Hockey goalie masks: individuality in sports

Lundquist Mask

Jerry Seinfeld famously joked that “loyalty to any one sports team” is a curious thing because, if you accept that the players move from one team to another and eventually retire, rooting for one team must be nothing more than “rooting for laundry.” It’s a clever joke, mostly because it creates such an amusing scenario. What if we did root for literal laundry? “GO TUMBLE-DRY ONLY SHIRTS!!” As with all good observational humor, there’s a deeper truth lurking beneath. Team sports, particularly professional team sports, demand a subordination of the individual to the team that goes far beyond what most of us experience in our professions. The darkest aspect of this subordination is played out in the eagerness of athletes to play through injuries that would sideline most people and should sideline them for the sake of their future health. Professional athletes have few opportunities to express their individuality, which is why the ones they do have — touchdown dances in football and walk-up music in baseball being two clear examples — are so important to them and noticeable to fans. In all of sports there may be no cooler way (except maybe these skeleton helmets) for athletes to express their individuality than hockey goalie masks.

It seems completely crazy now but hockey goalies didn’t wear masks or helmets until 1959. It took only another decade or so for the first goalie to decorate with his mask. According to a fairly comprehensive history of hockey goalie mask designs on NHL.com, Gerry Cheevers drew a simple stitch onto his otherwise undecorated mask in protest against his coach who ordered him back on the ice after taking a shot to the face. That the beginning of what has become an amazingly diverse artistic endeavor was the action of an athlete asserting his individuality is fitting. Since then the battle between subordination to the team and assertion of the individual has played itself out in the aesthetic of goalie masks.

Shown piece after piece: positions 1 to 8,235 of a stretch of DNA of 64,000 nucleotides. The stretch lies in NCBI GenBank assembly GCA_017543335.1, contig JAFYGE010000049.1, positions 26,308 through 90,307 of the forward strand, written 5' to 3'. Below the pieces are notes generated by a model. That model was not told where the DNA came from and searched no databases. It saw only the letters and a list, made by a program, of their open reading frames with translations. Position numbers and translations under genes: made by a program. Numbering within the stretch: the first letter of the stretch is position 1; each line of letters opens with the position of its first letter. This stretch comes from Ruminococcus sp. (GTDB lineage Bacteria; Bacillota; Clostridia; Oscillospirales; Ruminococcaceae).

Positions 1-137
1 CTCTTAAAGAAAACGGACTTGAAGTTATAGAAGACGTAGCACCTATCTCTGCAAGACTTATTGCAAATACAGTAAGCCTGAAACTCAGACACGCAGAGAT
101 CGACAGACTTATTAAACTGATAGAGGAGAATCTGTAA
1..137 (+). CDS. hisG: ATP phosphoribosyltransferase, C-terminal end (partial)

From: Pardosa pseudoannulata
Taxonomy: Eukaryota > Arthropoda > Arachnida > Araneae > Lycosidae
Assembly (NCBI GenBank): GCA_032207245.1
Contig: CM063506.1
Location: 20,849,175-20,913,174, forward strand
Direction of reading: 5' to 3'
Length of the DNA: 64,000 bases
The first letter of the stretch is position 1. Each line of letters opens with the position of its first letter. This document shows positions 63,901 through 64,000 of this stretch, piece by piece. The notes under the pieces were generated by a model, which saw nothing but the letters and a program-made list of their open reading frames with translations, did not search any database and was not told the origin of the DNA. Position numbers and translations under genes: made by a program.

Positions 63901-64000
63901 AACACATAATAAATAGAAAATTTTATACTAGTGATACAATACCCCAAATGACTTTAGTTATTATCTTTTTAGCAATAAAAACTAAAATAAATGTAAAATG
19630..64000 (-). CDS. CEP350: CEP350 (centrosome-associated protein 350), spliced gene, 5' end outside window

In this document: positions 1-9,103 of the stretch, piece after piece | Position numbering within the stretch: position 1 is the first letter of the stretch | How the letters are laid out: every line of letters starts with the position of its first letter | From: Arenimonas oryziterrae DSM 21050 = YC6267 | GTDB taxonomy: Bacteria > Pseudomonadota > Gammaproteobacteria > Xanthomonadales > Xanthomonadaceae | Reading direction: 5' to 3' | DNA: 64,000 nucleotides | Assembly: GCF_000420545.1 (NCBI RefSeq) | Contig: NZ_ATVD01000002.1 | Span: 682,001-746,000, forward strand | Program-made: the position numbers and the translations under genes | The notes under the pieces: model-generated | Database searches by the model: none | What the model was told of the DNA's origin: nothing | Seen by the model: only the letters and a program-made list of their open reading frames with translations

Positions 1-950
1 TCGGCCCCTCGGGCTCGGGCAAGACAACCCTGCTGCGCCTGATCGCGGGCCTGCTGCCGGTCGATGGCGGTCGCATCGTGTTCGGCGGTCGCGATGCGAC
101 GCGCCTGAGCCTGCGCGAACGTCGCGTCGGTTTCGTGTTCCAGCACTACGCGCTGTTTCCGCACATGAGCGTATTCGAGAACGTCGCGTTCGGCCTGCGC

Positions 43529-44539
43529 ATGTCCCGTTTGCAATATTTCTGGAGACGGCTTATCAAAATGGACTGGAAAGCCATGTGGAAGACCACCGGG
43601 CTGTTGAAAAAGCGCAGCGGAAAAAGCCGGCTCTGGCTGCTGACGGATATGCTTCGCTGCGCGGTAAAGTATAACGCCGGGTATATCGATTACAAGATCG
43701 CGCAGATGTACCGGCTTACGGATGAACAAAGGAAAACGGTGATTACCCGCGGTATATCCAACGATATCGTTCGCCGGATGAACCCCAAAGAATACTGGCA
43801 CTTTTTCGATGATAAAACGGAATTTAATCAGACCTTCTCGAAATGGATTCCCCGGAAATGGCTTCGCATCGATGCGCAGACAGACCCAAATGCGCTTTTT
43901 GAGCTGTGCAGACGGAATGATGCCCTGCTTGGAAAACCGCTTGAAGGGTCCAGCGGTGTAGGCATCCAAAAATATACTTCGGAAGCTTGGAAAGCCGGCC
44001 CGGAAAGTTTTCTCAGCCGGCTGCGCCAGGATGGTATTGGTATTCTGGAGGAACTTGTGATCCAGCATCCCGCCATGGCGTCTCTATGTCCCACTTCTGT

Goalies like Ed Belfour and Felix Potvin successfully branded themselves with their masks. Belfour always had an eagle design and Potvin always had a cat. These identities and nicknames followed them from team to team and allowed their fans to root for them regardless of what laundry they were wearing. A contemporary of theirs, Ron Hextall believes that a goalie should choose to align his identity with his team’s:

“If you want to tie yourself in there somehow, fine, but I always preferred the team logo rather than something about you,” said Hextall, citing the masks worn by Dryden and Martin Brodeur as easy-to-recognize and iconic. “I still believe a goalie mask should be tied to the organization, the city or the logo rather than to the goalie himself.”

I wonder what he would think of the New York Rangers backup goalie, Cam Talbot, who recently debuted his latest ode to his favorite movie, Ghostbusters? Talbot calls it the “GoalBuster.” Ha!

If you want to get in on the goalie mask game yourself, you can do it with this NHL Mini Goalie Mask Standings Board. You can use these tiny helmets to involve yourself in the NHL by keeping daily standings of divisional or conference standings. Note though, that the masks here are not the masks of individual goalies, they are simply painted in team colors. Sure, you might say, this is easier and safer to do because you never know when a goalie will get traded or injured and his mask design could become obsolete. The cynics among us would note though, that inevitable obsolescence is often a good plan for products like this because it encourages you to buy it again next season. Is it possible that the makers of these helmets are taking a stance against the individuality of athletes so that we sports fans continue to root for laundry?

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